Today was a sweatpants day. It seemed like everybody was wearing sweatpants, so I didn’t feel so out of place when I walked out of my dorm sporting my black Pratt sweats and Ugg boots. 🙂
I think fall is finally here to stay. There will be no more of this high school drama going on between summer and fall. Summer has finally left and because of this fact, fall has decided to stay. Finally, we have some understanding between our seasons.
I went to my first off-campus book reading today. I went to Greenlight Books Bookstore on Fulton St. to listen to Irishman Kevin Barry read out of his novel Dark Island, a collection of his short stories. He started out with explaining the different terms used in his book: caravan meant trailer, boggart meant hillbilly, and so on and so forth. The theme of the anthology was basically that we, as humans, are always feeling displaced; we never feel as if we’re ever at home.
Kevin Barry currently lives in Montreal, Canada. My first impression of this man was that he looked like Arthur Weasley but had the personality and physical movements of Professor Moody with the same crazed look in his eye. One of the quotes I derived from this reading was “I find notebooks deeply weird, but I carry one around just so I can feel like a pro,” which I thought was an interesting perspective.
As I stood in the back, listening to the thick accent of this writer, I suddenly wondered what I was doing. I suddenly became painfully aware that I was in a place I just didn’t want to be. I wanted to be listening to Karen Kingsbury, or Robin Jones Gunn, or Frank Peretti. I wanted to be somewhere where I would gain knowledge that would grow me rather than damage me. I felt very tired of being beaten down by vulgarity and by perverseness and by irreverence for all things sacred. I just wanted to be in a place where I could be built up rather than torn down. My own mistakes and desires and mess-ups were pulling me down, and I wanted to be in a place where someone who loved me would pull me up.
I had gone to the reading with one of the people in my major (we’ll call him Adrian) because the reading was at 7:30pm and I didn’t want to go alone. Adrian and I walked back and met up with some more writing people. After talking for a while about what readings we had gone to, Christianity, and food, we all went to the pizza shop on campus and hung out for a good hour. I talked with one of the girls (we’ll call her Tiana) who had once told me she was a Christian. We talked more in depth about how difficult this whole experience was, and, while I didn’t necessarily feel encouraged, I at least didn’t feel totally alone in this struggle of mine.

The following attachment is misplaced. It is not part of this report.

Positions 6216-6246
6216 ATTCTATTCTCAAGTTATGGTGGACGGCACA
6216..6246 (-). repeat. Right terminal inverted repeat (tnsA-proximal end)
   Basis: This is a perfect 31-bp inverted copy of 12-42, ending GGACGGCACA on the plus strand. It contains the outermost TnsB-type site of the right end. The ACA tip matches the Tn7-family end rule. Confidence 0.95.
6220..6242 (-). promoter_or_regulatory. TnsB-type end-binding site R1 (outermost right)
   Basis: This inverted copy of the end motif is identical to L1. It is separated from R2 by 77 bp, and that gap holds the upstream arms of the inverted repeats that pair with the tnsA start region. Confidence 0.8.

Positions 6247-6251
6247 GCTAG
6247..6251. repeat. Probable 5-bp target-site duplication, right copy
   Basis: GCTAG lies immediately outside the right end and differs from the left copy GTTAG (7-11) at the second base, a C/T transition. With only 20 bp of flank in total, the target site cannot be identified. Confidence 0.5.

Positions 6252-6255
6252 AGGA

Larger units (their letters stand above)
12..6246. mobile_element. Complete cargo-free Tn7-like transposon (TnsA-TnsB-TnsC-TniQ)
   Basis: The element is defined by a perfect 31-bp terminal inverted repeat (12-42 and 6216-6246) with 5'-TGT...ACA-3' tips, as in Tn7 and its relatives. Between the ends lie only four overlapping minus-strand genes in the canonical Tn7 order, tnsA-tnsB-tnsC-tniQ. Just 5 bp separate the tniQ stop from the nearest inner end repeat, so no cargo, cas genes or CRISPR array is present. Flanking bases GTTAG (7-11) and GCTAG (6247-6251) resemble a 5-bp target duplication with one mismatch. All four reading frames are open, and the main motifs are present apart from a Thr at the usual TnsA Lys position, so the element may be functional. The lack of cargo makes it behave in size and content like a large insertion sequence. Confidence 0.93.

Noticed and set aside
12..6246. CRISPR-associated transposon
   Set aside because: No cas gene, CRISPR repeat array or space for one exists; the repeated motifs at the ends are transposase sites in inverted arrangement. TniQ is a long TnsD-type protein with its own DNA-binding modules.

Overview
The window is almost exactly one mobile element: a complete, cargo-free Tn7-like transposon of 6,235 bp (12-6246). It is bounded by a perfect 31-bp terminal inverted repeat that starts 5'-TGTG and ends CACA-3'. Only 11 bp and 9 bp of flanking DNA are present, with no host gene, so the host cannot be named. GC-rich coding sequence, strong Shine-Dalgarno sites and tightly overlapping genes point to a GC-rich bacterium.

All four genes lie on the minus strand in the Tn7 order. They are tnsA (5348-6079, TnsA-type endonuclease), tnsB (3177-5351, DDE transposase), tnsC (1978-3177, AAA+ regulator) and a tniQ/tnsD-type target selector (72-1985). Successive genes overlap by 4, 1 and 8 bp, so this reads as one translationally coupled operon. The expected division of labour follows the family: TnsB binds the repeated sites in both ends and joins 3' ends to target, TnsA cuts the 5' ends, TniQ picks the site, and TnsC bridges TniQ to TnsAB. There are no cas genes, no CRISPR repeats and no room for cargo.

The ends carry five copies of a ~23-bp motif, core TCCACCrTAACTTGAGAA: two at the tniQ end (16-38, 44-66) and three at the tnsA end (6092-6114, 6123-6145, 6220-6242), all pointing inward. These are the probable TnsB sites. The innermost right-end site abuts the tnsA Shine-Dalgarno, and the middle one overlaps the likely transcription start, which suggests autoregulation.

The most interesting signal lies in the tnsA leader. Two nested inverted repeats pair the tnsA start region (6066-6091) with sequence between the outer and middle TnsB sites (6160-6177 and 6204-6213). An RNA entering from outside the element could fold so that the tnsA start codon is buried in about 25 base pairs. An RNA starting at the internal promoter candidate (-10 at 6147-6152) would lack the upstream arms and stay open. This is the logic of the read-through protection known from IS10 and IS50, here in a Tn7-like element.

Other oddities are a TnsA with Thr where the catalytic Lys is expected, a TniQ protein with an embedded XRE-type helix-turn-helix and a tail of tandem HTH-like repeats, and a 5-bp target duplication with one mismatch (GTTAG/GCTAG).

All of the writing majors are going to IHOP tomorrow for breakfast, which I’m really super insanely excited about because I want real blueberry pancakes and bacon somethin’ fierce. Next week Charlene and I are going to Chinatown to shop for a dress, which is another thing I’m really super insanely excited about because I’ve never been to Chinatown. When we were planning the trip she apologized because her Chinese isn’t very good. I gave her a look and said, “Your Chinese isn’t very good? At least you look Asian. I’m a Frenchie-American girl.” She laughed at that.
Hopefully in the next couple of weeks everything will be better; things will be more “normal,” whatever “normal” is. I don’t know how God can possibly use me when I mess up so badly. I don’t understand how He can use such a hypocrite. I hate feeling like I just became the representative of the Christian stereotype of hypocritical judge, the very stereotype I’m trying to destroy. I just don’t feel like I deserve God; I don’t deserve to talk to Him the way that I do, communicate with Him as freely as I do, or be wooed and saved by Him the way that I am on a daily basis….
But that’s the point.
If I was perfect, then I wouldn’t need God. But I’m not perfect, and that’s why I need Him. It’s in these moments, when I trip and fall on my face in front of people I was trying to encourage and whose trust I was trying to keep, that God can shine through. This is what Paul means in 2 Corinthians 12, when he talks about being strong when he’s weak.
“But he (God) said to me, “My grace is sufficient for you, for my power is made perfect in weakness.” Therefore I will boast all the more gladly of my weaknesses, so that the power of Christ may rest upon me. For the sake of Christ, then, I am content with weaknesses, insults, hardships, persecutions, and calamities. For when I am weak, then I am strong.” 2 Corinthians 12:9, 10 (ESV).
I mean, I’m not happy about what I did…in fact, I feel like an immature doofus and a terrible friend. But I guess I had to mess up sooner or later so God could remind me why I’m here…so He could remind me that I’m human. So in this way I will boast. I messed up so my “polished perfection” facade could be knocked down and so God could be seen. Oh man I feel like a doofus. But I’m still God’s doofus. He still loves me, even though I get emotional, immature, distressed, dramatic, and totally nonsensical.